Monday, April 28, 2014

Cheerleaders Are Employees

Professional sports, and in particular, the NFL have brazenly scoffed at employment laws for years and years.

Then the players unionized and started pressing for greater remuneration for the profits they were delivering to team and league owners.

Still, when backed into a corner (head injury suits by players) not only did the NFL escape any real financial consequences with a questionable settlement after years of denial in spite of their own research, but the league has sponsored workers' compensation and other employment laws that deny players any real protection for their futures - when these injuries finally manifest to significantly disabling degrees.

And the league knows it can get away with it - all one need do is read the public comments by the ignorant fan base when stories are told about players who seek compensation for their injuries.

"They knew what they were getting into," "they are paid gobs of money," - all the same old tired excuses that employers used for years to defeat attempts at fair labor laws.

Right - of course the tone changes when one knows what they are getting into when going to work on an oil platform, or working as a roofer, a firefighter or police officer.

The glorification of sports entertainment and the people employed to provide that entertainment on a large scale is no different than, facetiously of course, glorifying coal mining, or truck driving, or any other hazardous occupation...

The extent to which professional sports exploits its labor is highlighted by the recent spat of NFL cheerleaders suing their teams for wage and other employment violations.

The bottom line allegations to these law suits is that the teams didn't pay these cheerleaders for all of the time they were required to work. They allege that when all of the time is tallied up working under the direction and control of the team they were making a couple of dollars an hour.

The teams have responded, basically, that these women were independent contractors and were "volunteering" for the job.

Well, in most states as measured by workers' compensation laws (and other employment laws) the argument that the cheerleaders signed a piece of paper stating that they were independent contractors doesn't hold up very well.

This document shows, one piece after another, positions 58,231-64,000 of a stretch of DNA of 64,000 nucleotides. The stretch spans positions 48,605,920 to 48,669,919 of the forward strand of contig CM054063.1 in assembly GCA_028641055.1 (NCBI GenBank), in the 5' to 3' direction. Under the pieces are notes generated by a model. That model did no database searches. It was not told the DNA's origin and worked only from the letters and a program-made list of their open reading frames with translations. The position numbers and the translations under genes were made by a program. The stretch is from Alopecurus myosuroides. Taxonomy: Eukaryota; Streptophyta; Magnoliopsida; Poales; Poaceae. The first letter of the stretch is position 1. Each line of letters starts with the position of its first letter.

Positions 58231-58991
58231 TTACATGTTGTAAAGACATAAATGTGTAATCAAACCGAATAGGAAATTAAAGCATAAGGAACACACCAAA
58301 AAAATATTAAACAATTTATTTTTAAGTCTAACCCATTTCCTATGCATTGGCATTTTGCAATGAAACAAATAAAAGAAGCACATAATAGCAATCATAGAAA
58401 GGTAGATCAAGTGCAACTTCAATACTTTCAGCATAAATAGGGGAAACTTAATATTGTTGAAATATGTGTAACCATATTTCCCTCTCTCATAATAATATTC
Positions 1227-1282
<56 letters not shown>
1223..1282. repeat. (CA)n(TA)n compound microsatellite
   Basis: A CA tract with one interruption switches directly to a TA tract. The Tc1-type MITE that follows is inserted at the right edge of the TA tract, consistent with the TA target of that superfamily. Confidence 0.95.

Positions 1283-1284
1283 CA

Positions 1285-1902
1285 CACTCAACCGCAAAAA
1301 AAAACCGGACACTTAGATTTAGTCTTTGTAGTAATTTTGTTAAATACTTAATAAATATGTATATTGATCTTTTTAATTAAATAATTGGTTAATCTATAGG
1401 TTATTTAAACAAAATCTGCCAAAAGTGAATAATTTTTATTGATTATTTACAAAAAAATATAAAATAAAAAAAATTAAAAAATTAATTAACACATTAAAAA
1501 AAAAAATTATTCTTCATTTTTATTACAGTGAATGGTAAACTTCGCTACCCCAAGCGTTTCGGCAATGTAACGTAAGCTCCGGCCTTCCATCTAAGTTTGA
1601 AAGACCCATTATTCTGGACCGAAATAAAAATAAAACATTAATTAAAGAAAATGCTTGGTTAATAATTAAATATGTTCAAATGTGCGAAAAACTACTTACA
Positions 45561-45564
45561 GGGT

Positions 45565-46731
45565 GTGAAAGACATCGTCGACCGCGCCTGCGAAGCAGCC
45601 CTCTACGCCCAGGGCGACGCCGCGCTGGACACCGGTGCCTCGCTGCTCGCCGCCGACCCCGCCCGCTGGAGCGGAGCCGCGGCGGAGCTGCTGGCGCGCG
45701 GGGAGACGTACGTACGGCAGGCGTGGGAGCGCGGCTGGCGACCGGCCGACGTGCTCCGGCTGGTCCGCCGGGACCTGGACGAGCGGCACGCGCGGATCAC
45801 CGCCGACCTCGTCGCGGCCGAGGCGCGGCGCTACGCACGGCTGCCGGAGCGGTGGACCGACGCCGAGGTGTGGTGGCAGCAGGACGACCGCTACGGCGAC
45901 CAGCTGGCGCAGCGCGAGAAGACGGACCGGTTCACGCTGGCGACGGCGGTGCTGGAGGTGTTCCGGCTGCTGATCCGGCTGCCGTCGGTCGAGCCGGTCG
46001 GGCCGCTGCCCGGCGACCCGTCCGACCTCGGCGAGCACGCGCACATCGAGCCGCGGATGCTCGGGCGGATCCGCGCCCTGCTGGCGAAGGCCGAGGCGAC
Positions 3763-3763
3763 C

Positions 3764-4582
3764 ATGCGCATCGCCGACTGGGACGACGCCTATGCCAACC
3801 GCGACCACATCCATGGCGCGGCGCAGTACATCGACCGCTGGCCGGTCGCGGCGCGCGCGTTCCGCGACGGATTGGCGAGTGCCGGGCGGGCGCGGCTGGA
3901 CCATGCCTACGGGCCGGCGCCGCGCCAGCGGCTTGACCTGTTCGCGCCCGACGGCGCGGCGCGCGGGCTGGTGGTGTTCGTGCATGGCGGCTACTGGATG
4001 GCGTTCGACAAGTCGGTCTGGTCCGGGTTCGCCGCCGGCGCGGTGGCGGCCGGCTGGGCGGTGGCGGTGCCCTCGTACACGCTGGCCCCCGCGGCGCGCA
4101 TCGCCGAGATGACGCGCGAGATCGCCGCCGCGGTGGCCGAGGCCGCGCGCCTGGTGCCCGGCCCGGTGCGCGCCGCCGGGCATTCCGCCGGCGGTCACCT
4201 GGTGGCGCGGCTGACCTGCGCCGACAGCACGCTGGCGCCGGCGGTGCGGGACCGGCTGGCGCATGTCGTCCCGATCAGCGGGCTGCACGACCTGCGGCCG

An independent contractor has her own tools, shows up when she wants to, and delivers a final product or service generally not subject to the direction and control of the employer.

By contrast professional cheerleaders must wear uniforms, had to show up for practices hours at a time or make public appearances at the direction and control of the team cheerleader "coach" and undergo "jiggle tests" among other conditions of their employment.

Forget that a professional cheerleader may be injured on the job - NFL teams calling cheerleaders independent contractors are engaged in what is often decried as fraud: misclassification of workers.

We know that employer misclassification of their work force, whether intentional or not, is a major issue because it puts more pressure on the rest of the work force through employer premium to make up for the shortfall.

Not to mention states that collect premium taxes on work comp policies, assuming correct classification of workers, getting cheated out of revenue.

The trend of professional cheerleader lawsuits has more implications than just back pay.

The way the NFL has purchased legislation I would not be surprised to start seeing proposed laws to redefine what a cheerleader is and limit the availability of employment law protections to them too.

These women are hired to provide entertainment and are a critical component to the entire NFL show (and other sports entertainment), and should be compensated and provided fair employment protections accordingly.

And teams should be paying for workers' compensation coverage for them.

The fact that these positions are glorified with public appearances, fleeting fame and television time is poor remuneration without legally justifiable correlation to labor law.

These cheerleaders provide uncompensated marketing for the teams (and this spans many sports - just look at all the beer company sponsored posters for various soccer clubs in America and other nations). You can bet they signed away any rights to the use of their individual likenesses as part of their "contracts."

It is amazing to me that even in 2014 in America we have such disparity in how workers are treated, and how much we tolerate such treatment (as long as it isn't "us").

What's even more amazing to me is that such chicanery occurs in an industry where, when one really gets down to it, there is very, very little competition.

It's about time professional sports are made to play by the same rules the rest of employing America plays by.

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